The nationalist renditions of ancient Indian history were part of a cultural battle in the context of colonial domination which turned the bodies of women into sites of struggle. A Vedic woman of high status in the ancient past was made to stand for the authentic nation and her declining position in society was explained through largely communal explanatory strategies. This nationalist history generated a vision of gender relations in early India which not only obfuscated our understanding of the past, but also sustained the ways in which womens sexualities were to be contained in the present. Struggling to unravel such nationalist monoliths, feminist historians of early India, emerging from contemporary Indian womens movements, mounted a strong critique of such nationalist accounts and sought to move, as Uma Chakravarty puts it, beyond the Altekarian paradigm.1 They highlighted the silences and simplifications of earlier accounts and provided critical histories of the ways in which womens sexualities were represented, organized and controlled in early India.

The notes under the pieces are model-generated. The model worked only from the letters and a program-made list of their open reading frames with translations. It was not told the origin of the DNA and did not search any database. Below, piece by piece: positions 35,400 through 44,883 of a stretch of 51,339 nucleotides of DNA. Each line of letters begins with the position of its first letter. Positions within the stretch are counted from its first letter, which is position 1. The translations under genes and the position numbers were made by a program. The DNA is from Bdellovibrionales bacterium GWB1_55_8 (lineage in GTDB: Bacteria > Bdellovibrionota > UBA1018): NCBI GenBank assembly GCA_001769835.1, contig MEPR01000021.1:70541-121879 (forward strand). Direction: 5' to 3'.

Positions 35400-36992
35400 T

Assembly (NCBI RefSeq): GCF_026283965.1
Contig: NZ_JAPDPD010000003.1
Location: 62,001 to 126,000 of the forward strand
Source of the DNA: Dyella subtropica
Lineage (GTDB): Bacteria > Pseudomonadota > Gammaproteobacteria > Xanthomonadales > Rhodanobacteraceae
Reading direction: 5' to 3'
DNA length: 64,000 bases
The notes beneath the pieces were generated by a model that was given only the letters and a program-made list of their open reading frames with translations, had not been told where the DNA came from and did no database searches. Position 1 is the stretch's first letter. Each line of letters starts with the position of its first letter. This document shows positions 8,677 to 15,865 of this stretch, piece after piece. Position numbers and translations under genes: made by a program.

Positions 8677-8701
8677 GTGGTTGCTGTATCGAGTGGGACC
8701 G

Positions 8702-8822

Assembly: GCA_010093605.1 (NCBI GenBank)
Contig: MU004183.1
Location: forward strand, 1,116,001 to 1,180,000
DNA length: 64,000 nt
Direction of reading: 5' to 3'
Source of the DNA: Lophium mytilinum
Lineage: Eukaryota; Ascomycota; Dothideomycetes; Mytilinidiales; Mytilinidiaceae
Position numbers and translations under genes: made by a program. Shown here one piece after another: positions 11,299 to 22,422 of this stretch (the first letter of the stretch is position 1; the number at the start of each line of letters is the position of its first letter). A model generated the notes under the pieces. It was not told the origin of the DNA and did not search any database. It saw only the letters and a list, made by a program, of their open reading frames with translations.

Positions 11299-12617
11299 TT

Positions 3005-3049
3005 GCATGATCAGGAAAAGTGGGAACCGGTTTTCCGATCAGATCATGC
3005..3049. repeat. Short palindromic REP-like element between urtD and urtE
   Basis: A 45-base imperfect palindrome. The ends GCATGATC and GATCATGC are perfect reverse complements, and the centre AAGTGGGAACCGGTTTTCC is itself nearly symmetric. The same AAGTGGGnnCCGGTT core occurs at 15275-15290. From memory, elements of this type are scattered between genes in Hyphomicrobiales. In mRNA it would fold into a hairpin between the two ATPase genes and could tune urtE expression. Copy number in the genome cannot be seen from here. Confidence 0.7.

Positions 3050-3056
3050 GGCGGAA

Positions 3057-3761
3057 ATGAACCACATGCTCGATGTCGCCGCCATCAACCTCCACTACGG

This was an invaluable contribution not only toward strengthening the struggles of the womens movement but also toward generating a rich social history of early India. It has been a process of translating conundrums in protest demonstrations on the street into research questions inside the university.